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Missing Links for the silly and serious alike

Missing links for the silly and serious

1. Jailbirds remember porridge online
They did the crime, they did the time, now they're going online. Cons and ex-cons are revisiting the days they spent counting the days. Convicts Reunited is an online gathering place for those who want to catch up with their peers from the pokey. It was the "time" of their lives after all! The site was originally set up as a joke -- a spoof of all those high school and college reunion sites. But some 3,000 people signed up! Source: The Register

2. Hacker jailed for revenge sewage attacks
A town in Australia reeked of revenge thanks to a foul-fingered hacker. He was so mad that he didn't get a job at a sewage treatment plant, to say he raised a stink would be an "understinkment." He hacked the plant's computer system, and the you-know-what really hit the fan. And a river. And a park. And a hotel. This guy programmed the plant to flush millions of liters of raw sewage into the area, wasting fish and plants and challenging the gag reflexes of everyone in the stench zone. The hacker is now getting a whiff of justice; he'll spend two years in jail for turning his grudge to sludge. Source: The Register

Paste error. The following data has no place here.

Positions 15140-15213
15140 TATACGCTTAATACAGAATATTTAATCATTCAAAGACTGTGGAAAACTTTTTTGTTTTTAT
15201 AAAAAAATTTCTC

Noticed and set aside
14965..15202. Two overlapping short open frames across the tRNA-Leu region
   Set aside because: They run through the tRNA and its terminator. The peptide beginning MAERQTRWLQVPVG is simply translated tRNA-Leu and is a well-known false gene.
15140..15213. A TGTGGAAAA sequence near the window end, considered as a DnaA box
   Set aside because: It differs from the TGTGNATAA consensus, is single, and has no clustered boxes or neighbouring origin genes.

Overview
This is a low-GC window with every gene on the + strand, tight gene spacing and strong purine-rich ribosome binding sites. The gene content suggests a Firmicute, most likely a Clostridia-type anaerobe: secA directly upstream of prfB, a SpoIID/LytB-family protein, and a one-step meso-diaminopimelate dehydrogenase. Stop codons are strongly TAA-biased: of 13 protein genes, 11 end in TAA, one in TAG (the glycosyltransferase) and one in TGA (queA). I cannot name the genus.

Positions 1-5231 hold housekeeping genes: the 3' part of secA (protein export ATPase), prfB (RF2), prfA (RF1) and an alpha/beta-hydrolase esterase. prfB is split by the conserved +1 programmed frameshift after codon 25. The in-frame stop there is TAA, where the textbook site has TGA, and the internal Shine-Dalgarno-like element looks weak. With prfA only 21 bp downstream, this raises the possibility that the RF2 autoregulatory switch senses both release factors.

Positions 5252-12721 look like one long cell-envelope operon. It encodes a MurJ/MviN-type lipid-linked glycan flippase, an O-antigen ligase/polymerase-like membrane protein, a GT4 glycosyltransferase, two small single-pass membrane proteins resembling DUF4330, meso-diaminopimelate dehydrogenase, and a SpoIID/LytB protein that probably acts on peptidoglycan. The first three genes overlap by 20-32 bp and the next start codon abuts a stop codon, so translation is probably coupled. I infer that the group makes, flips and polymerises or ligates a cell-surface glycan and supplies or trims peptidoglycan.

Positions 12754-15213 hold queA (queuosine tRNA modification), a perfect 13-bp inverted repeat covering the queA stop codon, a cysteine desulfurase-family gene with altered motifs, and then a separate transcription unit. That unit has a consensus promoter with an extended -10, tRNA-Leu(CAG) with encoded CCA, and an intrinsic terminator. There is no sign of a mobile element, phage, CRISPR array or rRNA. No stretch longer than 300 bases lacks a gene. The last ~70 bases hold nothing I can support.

3. Pope says geeks shall inherit the earth
The geeks shall inherit the earth? Despite the fact that Pope John Paul doesn't surf, not even to download his favorite Gregorian chants from MP3, he is giving some props to the digital age. The pontiff plans to dedicate his message for World Communications Day to the Internet. That day is a ways away, not until May 12, 2002. This isn't the first nod the Net has gotten from the Vatican -- the Web was blessed earlier this year with a pair of patron saints. Source: vnunet